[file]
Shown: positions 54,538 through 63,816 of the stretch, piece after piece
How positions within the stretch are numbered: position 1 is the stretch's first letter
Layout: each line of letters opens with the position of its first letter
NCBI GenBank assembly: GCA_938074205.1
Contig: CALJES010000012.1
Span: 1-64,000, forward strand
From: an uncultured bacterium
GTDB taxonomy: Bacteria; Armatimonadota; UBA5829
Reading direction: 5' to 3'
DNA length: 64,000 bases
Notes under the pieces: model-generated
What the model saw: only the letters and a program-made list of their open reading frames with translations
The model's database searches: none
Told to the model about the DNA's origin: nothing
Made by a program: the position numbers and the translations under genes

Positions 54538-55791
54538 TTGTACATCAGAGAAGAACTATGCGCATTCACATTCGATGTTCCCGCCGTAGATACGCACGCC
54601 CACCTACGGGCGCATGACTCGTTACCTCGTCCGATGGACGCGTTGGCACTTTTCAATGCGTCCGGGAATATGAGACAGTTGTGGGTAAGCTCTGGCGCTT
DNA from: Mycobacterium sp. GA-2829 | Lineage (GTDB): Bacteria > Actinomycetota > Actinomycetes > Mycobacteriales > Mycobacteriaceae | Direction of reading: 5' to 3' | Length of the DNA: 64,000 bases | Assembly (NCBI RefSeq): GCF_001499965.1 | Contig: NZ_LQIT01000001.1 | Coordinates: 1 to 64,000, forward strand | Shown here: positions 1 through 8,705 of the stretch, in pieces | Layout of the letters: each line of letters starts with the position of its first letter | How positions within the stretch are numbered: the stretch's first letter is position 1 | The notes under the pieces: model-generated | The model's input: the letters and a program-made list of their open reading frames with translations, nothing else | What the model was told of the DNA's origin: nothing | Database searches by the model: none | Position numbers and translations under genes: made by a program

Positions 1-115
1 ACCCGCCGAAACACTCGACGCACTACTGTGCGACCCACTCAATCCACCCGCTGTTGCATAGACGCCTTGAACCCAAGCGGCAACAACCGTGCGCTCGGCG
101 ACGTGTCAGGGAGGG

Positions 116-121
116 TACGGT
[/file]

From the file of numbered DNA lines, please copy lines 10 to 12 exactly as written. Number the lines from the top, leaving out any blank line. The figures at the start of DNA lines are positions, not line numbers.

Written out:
DNA length: 64,000 bases
Notes under the pieces: model-generated
What the model saw: only the letters and a program-made list of their open reading frames with translations